3. After copying the file, chances are that you will want to rename that file to something more unique and fitting of its purpose. For example, that file might be better suited to keeping track of who played Robin in the Batman movies.

    Start by tapping the filename of the file icon. The keyboard on your device comes into view so you can edit the filename. You can also tap the × to clear out the old title before you start entering a new title.

    Clear out the old title and enter a new one
  4. When you have finished entering the new filename, tap Done to accept the name.
    Tap Done to accept the filename changes

Renaming Files on Compact Devices

If you are using OmniOutliner on an iPhone 6/6s or an iPod touch, the way you change the name of a file is a little different. Instead of being able to change the name of an outline with the file open, you can only change the file name in the Document Browser. Just follow these steps:

  1. In the Document Browser, choose the folder that contains the file whose name you want to change.
    Examining the files in a folder using the Document Browser
  2. Tap the file name to make it editable.
    An editable filename in OmniOutliner's Document Browser

    After tapping the file name, an orange cursor is placed at the end of the current file name along with an the delete button you can tap to erase the entire title.

    You can either tap the the delete button to erase the file name entirely, or tap the Delete key on the keyboard to erase the current file name one character at a time.

  3. Enter a new name for the file, and then tap Done on the keyboard to accept the change.
    Enter a new file name and tap Done

When you tap Done OmniOutliner accepts the new file name, and returns you to the Document Browser.

An OmniOutliner file in the Document Browser with a new file name

Taking Out the Trash

Every now and then, you’ll find that it’s time to do a little housecleaning in OmniOutliner. That list of actors who’ve played Batman is no longer relevant, so it’s time to dump that document into the trash and purge it from your device forever (or from your synced Cloud Account, if you have one of those configured).

Fortunately, deleting files from OmniOutliner is just as easy as it is to find someone to play Batman. When viewing a folder of documents, tap Select in the navigation bar at the top of the screen. Then tap on the document you’d like to delete; you’ll see that the file now has a blue highlight around it.

Select the file you want to discard of.

Tap the Trash icon in the navigation bar to move the document to the Trash.

Tap the Trash and then select Move to Trash from the popup menu.

If you tap Locations in the navigation bar, you’ll see a Trash folder in your list of OmniOutliner folders. Right now, the file is still on your device.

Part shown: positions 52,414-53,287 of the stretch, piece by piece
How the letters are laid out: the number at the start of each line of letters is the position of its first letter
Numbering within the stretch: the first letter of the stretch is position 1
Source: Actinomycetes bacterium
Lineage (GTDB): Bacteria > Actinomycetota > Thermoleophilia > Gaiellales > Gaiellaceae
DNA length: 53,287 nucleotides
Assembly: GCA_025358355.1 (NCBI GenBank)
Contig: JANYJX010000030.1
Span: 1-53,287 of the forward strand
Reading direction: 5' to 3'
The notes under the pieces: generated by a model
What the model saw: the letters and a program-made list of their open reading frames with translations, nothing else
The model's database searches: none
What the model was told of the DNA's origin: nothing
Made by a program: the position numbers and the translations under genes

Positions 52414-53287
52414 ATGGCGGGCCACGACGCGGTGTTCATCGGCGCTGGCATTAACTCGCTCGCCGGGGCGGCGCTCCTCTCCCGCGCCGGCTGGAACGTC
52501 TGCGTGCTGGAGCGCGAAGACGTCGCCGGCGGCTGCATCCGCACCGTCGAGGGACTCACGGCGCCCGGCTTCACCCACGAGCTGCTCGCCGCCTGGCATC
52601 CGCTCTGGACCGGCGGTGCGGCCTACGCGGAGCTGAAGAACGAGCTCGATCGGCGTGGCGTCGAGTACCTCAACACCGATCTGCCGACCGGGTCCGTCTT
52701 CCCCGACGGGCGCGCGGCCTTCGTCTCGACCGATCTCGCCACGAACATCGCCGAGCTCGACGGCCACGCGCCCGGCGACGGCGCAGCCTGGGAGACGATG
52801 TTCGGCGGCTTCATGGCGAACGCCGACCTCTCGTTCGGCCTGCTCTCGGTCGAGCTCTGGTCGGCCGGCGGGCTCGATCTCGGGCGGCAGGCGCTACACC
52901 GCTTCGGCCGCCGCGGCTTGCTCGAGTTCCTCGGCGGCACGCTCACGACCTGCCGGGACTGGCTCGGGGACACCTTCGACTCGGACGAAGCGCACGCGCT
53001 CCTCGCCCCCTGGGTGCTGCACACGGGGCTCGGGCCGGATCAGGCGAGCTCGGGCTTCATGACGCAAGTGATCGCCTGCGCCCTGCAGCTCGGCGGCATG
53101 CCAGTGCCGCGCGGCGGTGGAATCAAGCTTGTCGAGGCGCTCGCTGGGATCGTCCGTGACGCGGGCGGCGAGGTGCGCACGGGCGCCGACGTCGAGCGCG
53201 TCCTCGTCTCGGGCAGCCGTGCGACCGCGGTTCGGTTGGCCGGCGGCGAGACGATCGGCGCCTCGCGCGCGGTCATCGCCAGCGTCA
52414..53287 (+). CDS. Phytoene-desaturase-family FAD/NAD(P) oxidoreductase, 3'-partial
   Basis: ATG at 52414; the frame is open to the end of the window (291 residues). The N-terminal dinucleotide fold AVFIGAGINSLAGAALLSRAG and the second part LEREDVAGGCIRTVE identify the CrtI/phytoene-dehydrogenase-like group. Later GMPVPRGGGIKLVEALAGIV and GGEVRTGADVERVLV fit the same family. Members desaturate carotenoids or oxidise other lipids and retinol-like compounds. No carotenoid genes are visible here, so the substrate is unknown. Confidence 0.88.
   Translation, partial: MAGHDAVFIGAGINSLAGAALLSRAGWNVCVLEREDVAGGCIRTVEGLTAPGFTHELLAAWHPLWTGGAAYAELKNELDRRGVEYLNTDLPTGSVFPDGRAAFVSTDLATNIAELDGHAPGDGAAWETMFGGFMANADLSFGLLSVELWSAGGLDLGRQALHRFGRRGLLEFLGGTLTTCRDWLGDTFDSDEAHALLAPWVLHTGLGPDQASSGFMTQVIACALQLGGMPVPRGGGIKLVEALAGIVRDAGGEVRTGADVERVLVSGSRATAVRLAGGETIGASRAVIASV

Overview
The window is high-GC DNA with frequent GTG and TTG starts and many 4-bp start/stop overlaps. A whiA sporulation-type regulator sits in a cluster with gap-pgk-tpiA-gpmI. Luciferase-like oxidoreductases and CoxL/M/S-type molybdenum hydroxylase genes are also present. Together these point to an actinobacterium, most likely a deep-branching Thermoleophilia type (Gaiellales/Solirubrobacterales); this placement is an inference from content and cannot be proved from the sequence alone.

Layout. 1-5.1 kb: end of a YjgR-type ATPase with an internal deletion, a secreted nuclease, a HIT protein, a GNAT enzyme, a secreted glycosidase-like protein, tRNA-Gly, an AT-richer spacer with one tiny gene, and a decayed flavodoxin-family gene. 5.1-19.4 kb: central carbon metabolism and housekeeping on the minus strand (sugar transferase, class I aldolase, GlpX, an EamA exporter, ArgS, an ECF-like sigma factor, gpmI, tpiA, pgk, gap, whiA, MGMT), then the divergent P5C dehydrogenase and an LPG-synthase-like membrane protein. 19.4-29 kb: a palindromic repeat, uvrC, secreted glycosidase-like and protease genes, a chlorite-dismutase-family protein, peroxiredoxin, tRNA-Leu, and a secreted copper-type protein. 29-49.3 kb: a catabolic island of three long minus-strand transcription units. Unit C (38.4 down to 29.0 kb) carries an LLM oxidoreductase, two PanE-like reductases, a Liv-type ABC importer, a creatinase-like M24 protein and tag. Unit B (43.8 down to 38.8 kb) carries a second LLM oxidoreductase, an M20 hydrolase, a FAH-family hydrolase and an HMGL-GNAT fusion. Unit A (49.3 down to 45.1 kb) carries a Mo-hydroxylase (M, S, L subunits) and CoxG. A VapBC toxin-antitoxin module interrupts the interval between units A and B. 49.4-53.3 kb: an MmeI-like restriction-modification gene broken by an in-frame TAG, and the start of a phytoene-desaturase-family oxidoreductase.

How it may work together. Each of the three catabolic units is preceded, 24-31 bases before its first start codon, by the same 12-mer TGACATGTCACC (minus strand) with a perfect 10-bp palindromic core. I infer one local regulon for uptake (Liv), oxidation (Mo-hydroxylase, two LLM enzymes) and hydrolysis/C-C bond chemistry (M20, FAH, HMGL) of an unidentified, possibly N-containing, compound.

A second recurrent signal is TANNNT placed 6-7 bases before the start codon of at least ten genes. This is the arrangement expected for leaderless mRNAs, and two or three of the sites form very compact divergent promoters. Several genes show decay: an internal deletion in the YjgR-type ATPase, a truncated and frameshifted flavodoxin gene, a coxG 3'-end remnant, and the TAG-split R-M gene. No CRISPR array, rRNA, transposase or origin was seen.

After moving a file to the Trash, the file still remains on your device; its just in the Trash folder

Tap to open the Trash folder and then either tap the Restore button in the navigation bar or tap on the file, you’ll get a popup menu with options to restore the file to your Local Documents folder or, if you have set up a Cloud Account, to a synced file share.

Tap the Restore button, or on the document itself, to move the document out of the Trash and back to a location where you can continue working on the file.

Finally, if you really are sure that you no longer need this file, you have a couple options for emptying the trash:

  • Tap Empty Trash at the bottom of the screen to permanently remove all of the files in the Trash folder.
    Select a file and tap the Shredder icon to delete the selected document, or tap Empty Trash to delete everything in the Trash
  • If you have multiple files in the Trash but you think you might not want to get rid of all of them just yet, you can select the only the files you know need trashing. Tap Select in the Action Bar, and then tap to select the files you want to delete. Next, tap the shredder icon (shred), and then tap Delete Document at the bottom of the screen to delete the selected file.
    Example of using the Shredder to delete files

The difference here is that tapping Delete Document only deletes selected files whereas tapping Empty Trash deletes everything in the Trash folder, regardless of whether any files have been selected.

Now that you have a firm grasp on how to use the Document Browser, it’s time to expand your horizons and start working on your first OmniOutliner document.

Before moving on, though, take some time to practice moving and copying files, and try creating a few subfolders to organize your files. It’s also worth noting that you can move a file out of the Trash and back into another folder, so go ahead and try that after duplicating one of the templates.

Catch you in the next chapter.